But while she said the ruling wouldn’t affect anything immediately in Canada, in the future it could lead to something more substantive. “This is a very important first step in international law, so to speak, for starting to recognize a legal basis for refugee protection for those that are affected by climate-related crises or situations,” Liew said. 

For Francisco Rico-Martinez, co-director of the FCJ Refugee Centre, which looks at systemic issues newly-arrived refugee claimants face in Canada, the ruling could be useful when presenting in front of the IRB. 

“I will go in that direction myself, to ask, ‘Why don’t we modify our humanitarian and compassionate program?’” Rico-Martinez said. “When a case like this has come to my office, we’ve always used the environmental situation, but we’ve tried to link it to other elements of persecution.”


The Trudeau Liberal government has continued to proclaim its climate change program will achieve its greenhouse gas emission reduction targets, while at the same time reassuring Alberta that it is open to further tarsands oil production. Any shred of its tattered credibility on dealing with climate change that it has left will disappear however if it approves the Frontier Mine oilsands development that will increase oilsands emissions by 20% and destroy an area twice the size of Vancouver.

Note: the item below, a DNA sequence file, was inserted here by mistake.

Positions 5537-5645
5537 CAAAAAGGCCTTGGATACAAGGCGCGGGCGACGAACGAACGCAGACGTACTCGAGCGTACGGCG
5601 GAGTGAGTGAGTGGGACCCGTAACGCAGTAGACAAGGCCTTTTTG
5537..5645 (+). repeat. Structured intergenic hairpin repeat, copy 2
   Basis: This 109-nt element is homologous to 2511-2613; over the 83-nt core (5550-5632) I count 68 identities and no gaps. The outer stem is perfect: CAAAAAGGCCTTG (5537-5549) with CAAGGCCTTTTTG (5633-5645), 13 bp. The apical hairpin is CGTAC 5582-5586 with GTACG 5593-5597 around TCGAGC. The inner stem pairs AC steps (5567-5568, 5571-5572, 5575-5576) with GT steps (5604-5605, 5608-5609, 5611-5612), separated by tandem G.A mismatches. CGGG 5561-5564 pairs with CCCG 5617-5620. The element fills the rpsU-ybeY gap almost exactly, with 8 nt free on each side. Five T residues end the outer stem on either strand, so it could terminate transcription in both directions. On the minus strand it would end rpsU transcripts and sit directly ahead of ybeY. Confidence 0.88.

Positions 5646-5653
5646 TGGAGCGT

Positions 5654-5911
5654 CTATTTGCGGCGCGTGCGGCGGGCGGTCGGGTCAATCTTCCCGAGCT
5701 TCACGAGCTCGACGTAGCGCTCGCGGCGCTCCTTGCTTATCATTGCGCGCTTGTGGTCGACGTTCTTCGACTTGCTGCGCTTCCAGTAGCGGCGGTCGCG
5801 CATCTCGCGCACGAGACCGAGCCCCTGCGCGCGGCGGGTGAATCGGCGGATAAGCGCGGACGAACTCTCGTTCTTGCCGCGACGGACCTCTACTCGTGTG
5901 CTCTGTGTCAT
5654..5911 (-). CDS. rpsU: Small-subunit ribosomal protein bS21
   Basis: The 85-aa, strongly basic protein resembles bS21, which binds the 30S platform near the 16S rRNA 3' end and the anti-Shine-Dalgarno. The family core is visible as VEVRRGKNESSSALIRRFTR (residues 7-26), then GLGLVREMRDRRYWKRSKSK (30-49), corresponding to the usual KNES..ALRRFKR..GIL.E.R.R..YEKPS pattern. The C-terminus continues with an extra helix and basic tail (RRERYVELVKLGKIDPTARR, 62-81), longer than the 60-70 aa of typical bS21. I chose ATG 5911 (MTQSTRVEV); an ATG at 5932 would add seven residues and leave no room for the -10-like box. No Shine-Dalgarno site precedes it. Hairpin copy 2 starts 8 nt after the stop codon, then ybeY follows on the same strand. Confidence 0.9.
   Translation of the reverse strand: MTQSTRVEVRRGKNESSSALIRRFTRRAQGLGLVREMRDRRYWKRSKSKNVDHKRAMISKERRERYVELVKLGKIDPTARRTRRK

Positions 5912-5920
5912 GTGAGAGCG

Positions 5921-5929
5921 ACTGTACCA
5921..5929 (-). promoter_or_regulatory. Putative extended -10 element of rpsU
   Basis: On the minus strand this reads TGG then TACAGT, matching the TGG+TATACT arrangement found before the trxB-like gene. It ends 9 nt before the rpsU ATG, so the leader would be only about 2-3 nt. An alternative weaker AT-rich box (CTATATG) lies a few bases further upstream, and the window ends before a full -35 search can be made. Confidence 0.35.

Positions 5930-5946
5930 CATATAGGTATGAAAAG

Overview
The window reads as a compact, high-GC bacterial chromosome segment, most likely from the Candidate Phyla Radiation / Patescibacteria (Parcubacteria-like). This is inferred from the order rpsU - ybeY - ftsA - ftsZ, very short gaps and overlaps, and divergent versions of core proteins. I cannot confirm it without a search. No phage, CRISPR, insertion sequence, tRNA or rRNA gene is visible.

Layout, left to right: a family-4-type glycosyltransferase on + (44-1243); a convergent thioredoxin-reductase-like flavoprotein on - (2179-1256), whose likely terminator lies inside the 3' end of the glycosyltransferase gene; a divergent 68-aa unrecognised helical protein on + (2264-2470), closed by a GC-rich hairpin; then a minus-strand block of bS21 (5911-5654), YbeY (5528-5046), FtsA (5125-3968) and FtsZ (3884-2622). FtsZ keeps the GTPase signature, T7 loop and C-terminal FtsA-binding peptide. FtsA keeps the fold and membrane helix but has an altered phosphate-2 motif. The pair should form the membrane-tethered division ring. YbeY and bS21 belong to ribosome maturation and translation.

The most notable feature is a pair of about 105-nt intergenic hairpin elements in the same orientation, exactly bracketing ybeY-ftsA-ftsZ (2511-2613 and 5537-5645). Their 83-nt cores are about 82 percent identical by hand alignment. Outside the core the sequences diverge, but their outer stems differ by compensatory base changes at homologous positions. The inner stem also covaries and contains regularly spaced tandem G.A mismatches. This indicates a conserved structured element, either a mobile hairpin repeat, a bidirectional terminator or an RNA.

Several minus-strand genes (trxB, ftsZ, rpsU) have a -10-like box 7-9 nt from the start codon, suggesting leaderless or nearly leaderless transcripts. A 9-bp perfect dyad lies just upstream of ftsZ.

Last year a federal-provincial panel said the billions the Frontier Mine would generate would more than offset the damage to the environment locally and the greenhouse gas emissions it would produce. However, this was based on $95 a barrel oil, which is far above current prices, so it could end up being a white elephant as well. 

851px version of view-tar-sands-alberta.jpg

The Frontier bitumen mine would extend mining of Alberta’s oilsands northward, adding 20 per cent of climate-destabilizing emissions growth. Photo via Wikimedia.

The Trudeau government is under intense scrutiny for a looming decision — one that will powerfully signal whether it favours oil patch growth over fighting the climate emergency. 

Will the Liberals approve a new bitumen mine twice the size of Vancouver that alone is expected to add 20 per cent of additional oilsands emissions over the next three decades? 

Or will Justin Trudeau’s government make good on its promise to set Canada on the path to having “net-zero” emissions by 2050 by rejecting the Frontier mine being proposed by Vancouver-based Teck Resources?

Federal Environment and Climate Change Minister Jonathan Wilkinson, who represents the riding of North Vancouver, is reportedly “wrestling” with the decision, which is expected sometime next month.

Wilkinson has said that achieving Canada’s aggressive net-zero target, which would result in the country effectively ceasing to contribute to global temperature rise within three decades, is not open to negotiation: “That is a target that is not informed by politics. It’s informed by science.” 

If that’s the case, then the Liberals need to forcefully reject what is one of the biggest oilsands mining projects ever proposed, says Eriel Deranger, executive director of the Edmonton-based group Indigenous Climate Action. “We cannot afford more destabilization of critical ecosystems and the creation of massive amounts of carbon emissions,” she told The Tyee.

A Liberal decision to approve the $20.6-billion Teck Resources Frontier mine could make it impossible to achieve the government’s long-term climate targets — not to mention the near-term Paris agreement targets Canada is already on track to miss because of oilsands emissions.